According to the people at Scott, the general weight limit for a rider is 110 kg. You are significantly above this, so the manufacturer doesn't necessarily support you on that. The wheels durability depends a lot on who built them and how well they were built and if they have taken any damage.

You are in a YMMV (and at your own risk) range by sticking with that bike and wheelset (I'd probably go for more spokes), but you may want to go to a bike shop and get the bike tuned up to make sure the wheels are in good condition and what not, and hope for the best (and do repairs as spokes break and what not, if they do). It helps if you don't ride like a hooligan as well (like not dropping off curbs and what not). I think this is a good article.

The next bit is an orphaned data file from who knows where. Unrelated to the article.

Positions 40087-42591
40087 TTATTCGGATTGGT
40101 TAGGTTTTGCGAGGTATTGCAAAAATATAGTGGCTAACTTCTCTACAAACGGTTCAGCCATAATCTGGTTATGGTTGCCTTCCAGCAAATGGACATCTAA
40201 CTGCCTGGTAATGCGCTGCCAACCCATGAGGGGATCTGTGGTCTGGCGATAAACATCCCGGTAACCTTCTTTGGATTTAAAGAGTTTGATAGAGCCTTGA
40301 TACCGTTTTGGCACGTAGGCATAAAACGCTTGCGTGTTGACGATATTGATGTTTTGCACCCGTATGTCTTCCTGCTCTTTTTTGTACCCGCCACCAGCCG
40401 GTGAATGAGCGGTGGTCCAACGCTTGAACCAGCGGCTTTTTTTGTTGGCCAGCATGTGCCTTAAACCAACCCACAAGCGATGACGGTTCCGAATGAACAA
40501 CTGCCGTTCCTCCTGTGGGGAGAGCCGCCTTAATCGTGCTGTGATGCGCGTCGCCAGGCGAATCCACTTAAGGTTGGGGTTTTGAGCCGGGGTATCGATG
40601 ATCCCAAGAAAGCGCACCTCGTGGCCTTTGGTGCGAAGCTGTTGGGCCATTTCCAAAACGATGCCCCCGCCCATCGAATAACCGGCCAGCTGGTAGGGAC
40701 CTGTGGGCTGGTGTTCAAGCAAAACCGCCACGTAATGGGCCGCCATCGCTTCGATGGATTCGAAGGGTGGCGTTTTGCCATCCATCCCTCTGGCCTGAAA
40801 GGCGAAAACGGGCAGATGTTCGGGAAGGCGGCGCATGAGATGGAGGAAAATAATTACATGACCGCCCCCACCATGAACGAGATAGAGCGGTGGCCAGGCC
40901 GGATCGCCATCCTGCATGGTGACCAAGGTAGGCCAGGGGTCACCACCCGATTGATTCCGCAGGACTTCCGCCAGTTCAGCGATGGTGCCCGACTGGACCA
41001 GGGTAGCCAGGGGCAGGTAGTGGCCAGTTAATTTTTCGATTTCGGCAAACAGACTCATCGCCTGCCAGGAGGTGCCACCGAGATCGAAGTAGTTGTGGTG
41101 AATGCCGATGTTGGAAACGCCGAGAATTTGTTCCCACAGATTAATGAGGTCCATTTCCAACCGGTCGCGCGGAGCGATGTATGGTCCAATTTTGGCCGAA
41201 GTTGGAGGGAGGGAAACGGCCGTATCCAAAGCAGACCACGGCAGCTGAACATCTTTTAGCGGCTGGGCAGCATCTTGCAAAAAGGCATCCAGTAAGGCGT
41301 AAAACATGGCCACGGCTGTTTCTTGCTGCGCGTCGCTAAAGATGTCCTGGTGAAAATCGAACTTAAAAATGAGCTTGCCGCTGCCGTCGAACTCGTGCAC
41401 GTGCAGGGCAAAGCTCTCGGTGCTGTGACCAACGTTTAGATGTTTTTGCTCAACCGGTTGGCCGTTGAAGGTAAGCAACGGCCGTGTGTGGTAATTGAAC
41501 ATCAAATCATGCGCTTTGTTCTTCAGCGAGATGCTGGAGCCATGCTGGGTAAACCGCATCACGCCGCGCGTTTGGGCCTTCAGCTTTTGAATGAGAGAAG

Trek specifies the max rider weight on most of their bikes to be around 300 lbs, which is probably closer to more comfortable than that.

Finally, fit is arguably more important for big riders than small riders.

The realistic thing to do (all at your own risk of course) is get the bike checked out to make sure its in good condition, and ride and replace things as they break. Avoid road hazards and be careful. Many bigger riders exceed their quoted weight limits on their bikes, but the factor is usually not around 35-40%. You may also want to look at some bike forums for big riders riding similar bikes.